Publishing is both subjective and a business. Some folks get into it with dollar signs in their eyes, sure that the next NYT bestseller is on their fingertips.
Then there are others, like the 9000+ members of Romance Writers of America and untold numbers of Mystery Writers of America, who labor in obscurity, day and night, hoping to break into publishing. Along the way, every writer is sure to get a dreaded "no" from publishing professionals.
What gives writers the courage to go on when they get slammed like this? I'll share a tale of three writers.
G wanted to write category length romances that were tender, full of angst and longing. She was a good writer and had been writing off and on for over a decade. She'd placed in a few contests but the answer from her desired house was still a big fat no. What did she do? She kept refining her stories. She did not give up. When she ran out of options with her contest finalling stories, she wrote more. One of these caught the right editor's eye and she landed a contract. She wrote another book. They hated it. She wrote several proposals. They hated it. Finally, at a RWA National meeting, she sat down with her agent and editor and hashed out what they wanted for her. It was different than what she'd originally thought of writing. Did she stop in the face of this rejection? Nope. She wrote their ideas, but she did it her way. She's now writing 2 books a year for Silhouette. She's happy, and they're happy.
D loved writing historicals. But her time period was out of favor. She got no after no. Did she give up? Nope. She continued researching the time period that interested her. She met with agents and editors at conferences. She pitched and pitched her work. She recycled a few stories, changing the character's names and the book titles. Each time, she rewrote the books she added a bit more of this or that, whatever the publishing professional said had been missing from her earlier attempt. Time passed. A new editor came along at her target house. D subbed to this editor and the woman loved D's writing. Contract. Sales. Another contract. More sales. Now she's getting ready to turn in book 3. And she's got more books in her back pocket.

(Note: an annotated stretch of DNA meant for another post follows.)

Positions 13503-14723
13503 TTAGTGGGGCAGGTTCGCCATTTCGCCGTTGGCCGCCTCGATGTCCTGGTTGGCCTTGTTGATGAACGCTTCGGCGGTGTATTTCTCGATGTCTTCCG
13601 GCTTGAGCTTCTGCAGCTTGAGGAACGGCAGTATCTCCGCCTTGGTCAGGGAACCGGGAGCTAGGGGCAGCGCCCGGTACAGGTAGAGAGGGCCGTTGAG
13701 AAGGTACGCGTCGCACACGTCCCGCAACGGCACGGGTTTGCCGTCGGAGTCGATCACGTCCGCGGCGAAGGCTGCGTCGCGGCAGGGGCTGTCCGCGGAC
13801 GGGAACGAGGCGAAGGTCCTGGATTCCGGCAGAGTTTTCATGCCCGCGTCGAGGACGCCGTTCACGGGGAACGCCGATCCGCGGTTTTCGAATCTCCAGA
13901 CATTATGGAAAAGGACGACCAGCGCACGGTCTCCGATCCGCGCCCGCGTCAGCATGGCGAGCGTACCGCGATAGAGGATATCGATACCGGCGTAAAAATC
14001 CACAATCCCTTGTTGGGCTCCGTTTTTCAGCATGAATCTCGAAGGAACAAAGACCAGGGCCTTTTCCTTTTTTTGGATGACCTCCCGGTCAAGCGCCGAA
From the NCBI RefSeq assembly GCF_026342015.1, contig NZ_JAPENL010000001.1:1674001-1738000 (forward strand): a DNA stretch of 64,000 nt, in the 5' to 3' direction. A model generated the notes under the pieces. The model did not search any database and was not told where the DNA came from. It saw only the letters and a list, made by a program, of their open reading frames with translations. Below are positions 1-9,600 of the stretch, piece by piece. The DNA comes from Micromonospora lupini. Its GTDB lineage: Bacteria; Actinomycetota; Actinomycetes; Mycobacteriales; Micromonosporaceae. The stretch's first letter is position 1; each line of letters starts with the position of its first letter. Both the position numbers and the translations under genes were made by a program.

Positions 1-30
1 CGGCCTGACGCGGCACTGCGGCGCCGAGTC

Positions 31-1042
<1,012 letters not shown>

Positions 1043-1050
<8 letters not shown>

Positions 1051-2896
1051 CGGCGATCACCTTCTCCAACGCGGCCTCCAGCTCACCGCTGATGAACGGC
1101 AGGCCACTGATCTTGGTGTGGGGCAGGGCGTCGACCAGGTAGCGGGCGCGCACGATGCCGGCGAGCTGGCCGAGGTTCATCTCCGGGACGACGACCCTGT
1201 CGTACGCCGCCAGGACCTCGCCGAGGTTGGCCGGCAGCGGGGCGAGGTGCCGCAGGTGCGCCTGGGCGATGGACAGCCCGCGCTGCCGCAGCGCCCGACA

These ladies were lucky that their books fit existing genres. I wasn't so lucky. My romances end up with too much mystery, my mysteries have a bit too much romance for mystery purists. I ran into dead ends with my work too, for over ten years. That was ten long years, by the way, ten years of squeaking out stories during cheerleading practice and basketball games. Ten years of watching others having their number rise to the top of the bingo machine. That was hard. I could have given up. That would have been easy. But I wanted the dream of being a writer. I wasn't afraid of hard work. Eventually I landed three publishing houses and many book editors. I've learned from all of them.
Rejection is something writers face routinely. Something that builds character or breaks it down. It doesn't get any easier once you get published. Rejections still come along in the guise of bad reviews or crazy fans or the lady down the street who doesn't want to talk to you because you write smut.
A rejection is "notta" rejection when it makes you dig down and bring something more to the table.
ON THE NICKEL and MUDDY WATERS - under contract!